2nd Pennsylvania justice to resign over porn email scandal

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Pennsylvania Supreme Court Justice Michael Eakin is stepping down from the bench over a scandal involving pornographic emails. (AP Photo/Matt Rourke, File)

A second Pennsylvania Supreme Court justice resigned Tuesday in a widening scandal over raunchy and otherwise offensive emails that he and others exchanged with friends and lawyers.

Justice Michael Eakin's decision marks the latest fallout since embattled state Attorney General Kathleen Kane began releasing hundreds of emails in 2014 to the media and ethics agencies. Kane has since been indicted on perjury and other charges that she claims were trumped up because she took on the old boys' club of Pennsylvania law enforcement.

Justice Seamus McCaffery, a Democrat, abruptly retired after being suspended by the court for his role in swapping the emails. Eakin was cleared at that time, but in September, Kane reignited the investigation by releasing more exchanges that included photos of naked women, sexually suggestive themes, gender and socio-economic stereotypes, and content that was anti-gay and made light of violence toward women.

PHOTOS: Pennsylvania's porn email scandal

Eakin's lawyer, Bill Costopoulos, said at a news conference Tuesday that an ethics trial on charges related to the emails, which had been scheduled to start in two weeks, would not proceed.

"This is the only process I know of in America where you can be charged with sending emails to friends that were inappropriate and face the death penalty," Costopoulos said.

Eakin, 67, has been on the state Supreme Court since 2002. He's a Republican and former district attorney in Cumberland County, which includes Harrisburg's western suburbs.

During tearful testimony in December before a three-judge panel of the court, Eakin apologized for what he said he "allowed to happen," blaming news accounts for sensationalism and arguing his job performance hadn't been affected.

"Perhaps my demeanor is one of the boys," Eakin said on the stand. "But what I sent was to people who were also one of the boys. It was in the locker room. I allowed, I created something that could be released. Shame on me and it won't happen again."

VIDEO: Kathleen Kane talks about AG duties, email scandal with Nydia Han
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Watch Nydia Han's full interview with Pennsylvania Attorney General Kathleen Kane.

Eakin used the pseudonym "John Smith" in a private email account he used to exchange the emails at issue. The Judicial Conduct Board, which investigates and prosecutes allegations of judicial misconduct, has said he sent or responded to offensive emails. He emailed a group of friends, including a deputy attorney general, about plans to visit a strip club in Myrtle Beach, South Carolina, using a vulgar term for women's breasts.

When Kane, a Democrat, turned over the new trove of emails in September, it was barely a week after Eakin voted with four other justices to suspend her law license. She argued the emails could violate court rules that require judges to act in a way that promotes public confidence in the judiciary and that prohibit them from acting in ways that would appear to undermine their independence, integrity and impartiality.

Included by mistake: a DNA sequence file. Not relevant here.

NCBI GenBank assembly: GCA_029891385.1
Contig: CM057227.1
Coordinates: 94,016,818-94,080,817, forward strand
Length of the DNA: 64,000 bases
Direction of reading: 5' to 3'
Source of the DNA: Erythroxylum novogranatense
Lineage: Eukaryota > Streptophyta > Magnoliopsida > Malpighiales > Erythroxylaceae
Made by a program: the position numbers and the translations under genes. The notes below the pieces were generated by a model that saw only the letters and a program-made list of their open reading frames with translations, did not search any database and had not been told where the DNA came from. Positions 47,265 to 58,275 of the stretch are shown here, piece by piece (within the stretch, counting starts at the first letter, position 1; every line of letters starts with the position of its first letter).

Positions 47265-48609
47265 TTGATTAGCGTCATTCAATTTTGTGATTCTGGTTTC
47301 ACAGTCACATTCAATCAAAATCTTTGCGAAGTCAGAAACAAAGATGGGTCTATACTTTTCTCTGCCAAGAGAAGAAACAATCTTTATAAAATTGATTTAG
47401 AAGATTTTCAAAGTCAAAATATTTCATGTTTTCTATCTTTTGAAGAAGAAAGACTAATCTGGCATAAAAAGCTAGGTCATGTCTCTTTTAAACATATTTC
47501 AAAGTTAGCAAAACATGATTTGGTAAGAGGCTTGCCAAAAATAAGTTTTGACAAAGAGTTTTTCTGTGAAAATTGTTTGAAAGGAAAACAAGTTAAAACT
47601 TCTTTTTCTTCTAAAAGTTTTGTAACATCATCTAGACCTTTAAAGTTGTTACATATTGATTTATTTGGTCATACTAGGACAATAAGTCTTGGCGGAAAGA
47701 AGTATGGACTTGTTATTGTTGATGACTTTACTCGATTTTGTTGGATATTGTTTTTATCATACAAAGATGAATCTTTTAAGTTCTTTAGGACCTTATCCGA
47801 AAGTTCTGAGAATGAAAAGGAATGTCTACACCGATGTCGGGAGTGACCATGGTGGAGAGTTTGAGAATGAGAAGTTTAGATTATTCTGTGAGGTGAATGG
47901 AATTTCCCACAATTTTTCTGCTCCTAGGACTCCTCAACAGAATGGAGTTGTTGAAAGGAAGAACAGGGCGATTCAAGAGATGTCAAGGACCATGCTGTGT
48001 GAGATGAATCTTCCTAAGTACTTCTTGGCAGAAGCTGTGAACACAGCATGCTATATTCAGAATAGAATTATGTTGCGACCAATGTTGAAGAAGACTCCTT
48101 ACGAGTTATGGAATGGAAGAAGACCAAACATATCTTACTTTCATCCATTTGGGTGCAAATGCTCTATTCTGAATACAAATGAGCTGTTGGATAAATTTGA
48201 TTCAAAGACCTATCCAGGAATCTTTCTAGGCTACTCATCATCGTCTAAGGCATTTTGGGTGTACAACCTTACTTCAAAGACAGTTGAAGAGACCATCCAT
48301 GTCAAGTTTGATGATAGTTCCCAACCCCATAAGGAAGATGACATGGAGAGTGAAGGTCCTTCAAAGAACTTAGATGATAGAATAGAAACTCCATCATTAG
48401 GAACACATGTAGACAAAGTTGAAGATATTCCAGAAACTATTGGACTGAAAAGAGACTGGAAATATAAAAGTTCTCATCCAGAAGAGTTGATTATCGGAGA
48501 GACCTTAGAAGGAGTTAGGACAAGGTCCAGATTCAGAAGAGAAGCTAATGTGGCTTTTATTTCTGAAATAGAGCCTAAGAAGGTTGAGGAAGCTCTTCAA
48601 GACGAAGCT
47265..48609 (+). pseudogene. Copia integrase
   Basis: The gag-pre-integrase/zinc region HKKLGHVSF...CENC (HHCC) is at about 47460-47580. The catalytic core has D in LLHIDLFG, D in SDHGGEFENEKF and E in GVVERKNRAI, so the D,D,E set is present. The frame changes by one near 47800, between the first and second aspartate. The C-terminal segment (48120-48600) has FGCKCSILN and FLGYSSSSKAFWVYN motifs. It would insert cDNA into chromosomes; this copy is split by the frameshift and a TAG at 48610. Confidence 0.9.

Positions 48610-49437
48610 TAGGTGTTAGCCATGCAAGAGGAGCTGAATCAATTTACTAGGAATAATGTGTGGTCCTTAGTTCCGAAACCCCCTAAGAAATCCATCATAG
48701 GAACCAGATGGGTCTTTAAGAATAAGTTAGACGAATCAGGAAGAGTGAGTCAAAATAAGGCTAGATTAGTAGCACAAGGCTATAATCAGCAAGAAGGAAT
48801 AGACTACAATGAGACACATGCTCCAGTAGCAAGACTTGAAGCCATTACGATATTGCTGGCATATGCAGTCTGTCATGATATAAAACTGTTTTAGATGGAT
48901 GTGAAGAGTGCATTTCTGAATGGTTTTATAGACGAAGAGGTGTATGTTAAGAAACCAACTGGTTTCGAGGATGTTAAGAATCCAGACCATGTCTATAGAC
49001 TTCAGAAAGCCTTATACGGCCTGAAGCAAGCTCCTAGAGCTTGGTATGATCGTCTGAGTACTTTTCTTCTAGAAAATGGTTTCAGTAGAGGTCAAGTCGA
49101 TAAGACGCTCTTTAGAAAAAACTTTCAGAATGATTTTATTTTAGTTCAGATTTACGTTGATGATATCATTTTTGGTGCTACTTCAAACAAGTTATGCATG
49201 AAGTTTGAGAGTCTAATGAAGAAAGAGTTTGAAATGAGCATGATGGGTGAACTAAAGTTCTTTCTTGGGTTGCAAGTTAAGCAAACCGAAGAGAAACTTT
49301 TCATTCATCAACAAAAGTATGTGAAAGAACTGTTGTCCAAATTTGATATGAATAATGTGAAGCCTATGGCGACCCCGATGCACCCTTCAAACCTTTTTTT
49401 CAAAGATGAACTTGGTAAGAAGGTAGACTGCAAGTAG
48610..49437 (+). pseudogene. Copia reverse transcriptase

Kane's license was suspended a month after prosecutors in suburban Philadelphia charged her with perjury and other offenses for allegedly leaking secret grand jury material and lying about it. She is not seeking a second term this year, and her criminal trial is scheduled for August.

The exchange of explicit and pornographic emails by state prosecutors was uncovered as part of Kane's internal review of how the office handled the case of Jerry Sandusky, the former Penn State assistant football coach now serving a lengthy prison sentence after being convicted in 2012 of 45 counts of child sexual abuse.

Eakin's private emails were discovered on the servers of the attorney general's office because he had exchanged them with at least one of the office's employees.

His resignation leaves the seven-member Supreme Court with five Democrats, one Republican and one vacancy. A replacement would be nominated by Democratic Gov. Tom Wolf and require two-thirds confirmation by the Republican-controlled Senate.

Justice Eakin released a statement Tuesday, which reads:

"18 months ago, Justice J. Michael Eakin self-reported approximately 18 email messages to friends that were inappropriate. He has accepted responsibility for the sending of these emails. He has apologized to his Court, to the public at large, to his family and friends, and most recently to the Court of Judicial Discipline. There is nothing to try.

In the past hour, I personally delivered to the Judicial Conduct Board, and am having hand-delivered to the Chief Justice of Pennsylvania, and to the Governor of Pennsylvania, Justice J. Michael Eakin's letter of retirement, and that he is stepping down as a Justice of the Supreme Court of Pennsylvania. It has been a privilege and an honor for him to serve the judiciary and the people of Pennsylvania.

For 6 years he served on the Superior Court of Pennsylvania, for 14 he has served on the Supreme Court of Pennsylvania. Every opinion he has ever written or participated in has been legally analyzed and scrutinized, and the conclusion which has been stipulated to by the Judicial Conduct Board is that his work-product and opinions are completely devoid of bias or prejudice.

We have lost one of the finest jurists of our Court in the recent past. His opinions and writings will withstand the test of history. What has happened to him, and what has been done to him, will not."
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